Learning and memory.

Essay by pa_perronCollege, UndergraduateA+, November 2003

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Learning may be defined as a relatively permanent change in behavior, capability, or attitude that is acquired through experience and cannot be attributed to illness, injury, or maturation.

We learn in three different ways: Classical conditioning, operant or instrumental conditioning, and observational learning.

Classical or Pavlovian conditioning:

stimulus -- Any event or object in the environment to which an organism responds; plural is stimuli.

unconditioned stimulus (US): A stimulus that elicits a specific response without prior learning.

unconditioned response (UR): A response that is invariably elicited by the

unconditioned stimulus without prior learning.

conditioned stimulus (CS): A neutral stimulus that, after repeated pairing with an unconditioned stimulus, becomes associated with it and elicits a conditioned response.

conditioned response: A learned response rather than a naturally occurring one.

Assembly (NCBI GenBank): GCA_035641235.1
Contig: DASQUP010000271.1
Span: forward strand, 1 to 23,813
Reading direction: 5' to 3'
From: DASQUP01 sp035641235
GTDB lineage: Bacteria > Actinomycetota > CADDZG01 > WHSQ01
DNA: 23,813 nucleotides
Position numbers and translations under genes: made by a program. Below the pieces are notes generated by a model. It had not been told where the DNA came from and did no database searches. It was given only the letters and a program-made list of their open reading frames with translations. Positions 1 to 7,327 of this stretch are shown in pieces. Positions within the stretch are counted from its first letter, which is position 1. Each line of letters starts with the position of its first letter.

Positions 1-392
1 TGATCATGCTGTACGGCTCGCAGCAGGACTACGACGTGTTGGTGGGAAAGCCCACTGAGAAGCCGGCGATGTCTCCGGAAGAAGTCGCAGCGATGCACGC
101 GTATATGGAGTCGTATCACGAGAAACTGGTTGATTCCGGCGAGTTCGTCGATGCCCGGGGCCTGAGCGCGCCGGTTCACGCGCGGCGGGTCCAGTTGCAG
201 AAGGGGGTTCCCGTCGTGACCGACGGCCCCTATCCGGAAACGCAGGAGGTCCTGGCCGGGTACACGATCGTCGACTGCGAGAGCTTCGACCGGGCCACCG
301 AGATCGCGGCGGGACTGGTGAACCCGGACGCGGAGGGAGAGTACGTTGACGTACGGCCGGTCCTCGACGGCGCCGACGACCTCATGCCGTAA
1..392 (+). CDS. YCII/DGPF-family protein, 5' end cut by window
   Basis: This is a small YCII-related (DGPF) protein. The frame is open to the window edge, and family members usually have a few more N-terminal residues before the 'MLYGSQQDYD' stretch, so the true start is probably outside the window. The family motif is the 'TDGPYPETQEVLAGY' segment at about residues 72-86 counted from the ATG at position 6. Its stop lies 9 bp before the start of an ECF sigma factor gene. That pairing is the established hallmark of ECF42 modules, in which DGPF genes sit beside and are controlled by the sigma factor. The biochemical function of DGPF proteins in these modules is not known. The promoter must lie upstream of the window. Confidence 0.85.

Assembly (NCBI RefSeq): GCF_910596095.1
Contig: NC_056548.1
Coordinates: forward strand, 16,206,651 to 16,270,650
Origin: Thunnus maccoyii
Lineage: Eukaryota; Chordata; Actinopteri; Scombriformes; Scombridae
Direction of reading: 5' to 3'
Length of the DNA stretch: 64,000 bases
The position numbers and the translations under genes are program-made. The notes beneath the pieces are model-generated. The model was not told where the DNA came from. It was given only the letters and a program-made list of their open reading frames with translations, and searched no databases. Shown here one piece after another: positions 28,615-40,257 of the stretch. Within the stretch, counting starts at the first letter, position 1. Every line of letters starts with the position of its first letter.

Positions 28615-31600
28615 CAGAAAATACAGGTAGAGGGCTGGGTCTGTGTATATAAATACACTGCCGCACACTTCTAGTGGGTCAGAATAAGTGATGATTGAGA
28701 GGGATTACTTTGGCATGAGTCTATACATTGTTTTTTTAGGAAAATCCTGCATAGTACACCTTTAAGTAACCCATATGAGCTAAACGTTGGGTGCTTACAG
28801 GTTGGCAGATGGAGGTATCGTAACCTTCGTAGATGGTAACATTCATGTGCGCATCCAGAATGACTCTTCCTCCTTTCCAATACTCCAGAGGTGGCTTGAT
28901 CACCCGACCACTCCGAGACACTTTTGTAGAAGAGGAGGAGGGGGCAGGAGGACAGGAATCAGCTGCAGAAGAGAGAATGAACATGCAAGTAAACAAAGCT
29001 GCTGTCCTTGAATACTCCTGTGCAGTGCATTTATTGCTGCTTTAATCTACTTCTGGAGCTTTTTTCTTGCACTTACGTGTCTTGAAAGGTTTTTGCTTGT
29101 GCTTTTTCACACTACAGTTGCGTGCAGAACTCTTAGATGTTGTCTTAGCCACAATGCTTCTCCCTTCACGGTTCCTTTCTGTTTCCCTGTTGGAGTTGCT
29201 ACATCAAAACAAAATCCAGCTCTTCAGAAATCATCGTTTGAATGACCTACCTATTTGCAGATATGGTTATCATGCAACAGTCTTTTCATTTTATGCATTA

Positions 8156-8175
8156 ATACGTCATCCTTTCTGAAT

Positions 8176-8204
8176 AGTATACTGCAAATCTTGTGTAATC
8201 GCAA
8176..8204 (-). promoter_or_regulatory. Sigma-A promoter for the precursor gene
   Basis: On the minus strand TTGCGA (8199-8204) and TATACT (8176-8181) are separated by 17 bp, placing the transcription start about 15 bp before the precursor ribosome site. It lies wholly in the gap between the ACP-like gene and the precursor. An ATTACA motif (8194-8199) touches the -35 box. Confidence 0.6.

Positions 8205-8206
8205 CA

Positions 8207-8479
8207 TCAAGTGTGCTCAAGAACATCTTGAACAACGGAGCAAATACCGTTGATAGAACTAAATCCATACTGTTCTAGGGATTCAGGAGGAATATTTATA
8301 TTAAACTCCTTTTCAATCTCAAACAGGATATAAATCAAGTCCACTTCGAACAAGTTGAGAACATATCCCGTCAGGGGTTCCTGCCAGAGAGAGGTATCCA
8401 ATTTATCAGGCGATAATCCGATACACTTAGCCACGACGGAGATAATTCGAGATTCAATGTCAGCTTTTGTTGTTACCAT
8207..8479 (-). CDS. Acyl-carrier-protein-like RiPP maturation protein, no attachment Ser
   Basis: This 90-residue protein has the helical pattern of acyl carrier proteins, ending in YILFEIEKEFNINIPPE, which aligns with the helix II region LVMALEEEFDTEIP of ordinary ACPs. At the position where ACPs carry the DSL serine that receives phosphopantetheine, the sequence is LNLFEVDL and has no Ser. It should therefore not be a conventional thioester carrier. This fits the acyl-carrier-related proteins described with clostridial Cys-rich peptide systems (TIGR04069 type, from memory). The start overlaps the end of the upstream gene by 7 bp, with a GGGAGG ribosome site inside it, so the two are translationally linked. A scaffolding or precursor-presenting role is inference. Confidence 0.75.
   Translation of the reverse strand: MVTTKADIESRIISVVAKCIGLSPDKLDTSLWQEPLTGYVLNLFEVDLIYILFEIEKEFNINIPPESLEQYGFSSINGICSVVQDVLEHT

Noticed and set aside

conditioned response (CR): A response that comes to be elicited by a conditioned stimulus as a result of its repeated pairing with an unconditioned stimulus.

extinction: The disappearance of a learned response; the conditioned response is weakened by repeated presentation of the conditioned stimulus without the unconditioned stimulus.

spontaneous recovery: The reappearance of an extinguished response (in a weaker form) when an organism is exposed to the original conditioned stimulus following a rest period.

generalization: The tendency to make a conditioned response to a stimulus that is similar to the original conditioned stimulus.

discrimination: The learned ability to distinguish between similar stimuli so that the conditioned response occurs only to the original conditioned stimulus but not to similar stimuli.

Instrumental or Operant Conditioning

reinforcer: Anything that strengthens a response or increases the probability that it will occur.

shaping: Gradually moulding a desired behavior by reinforcing responses that become progressively closer to it; reinforcing successive approximations of the desired response.

successive approximations: A series of gradual training steps, with each step becoming more...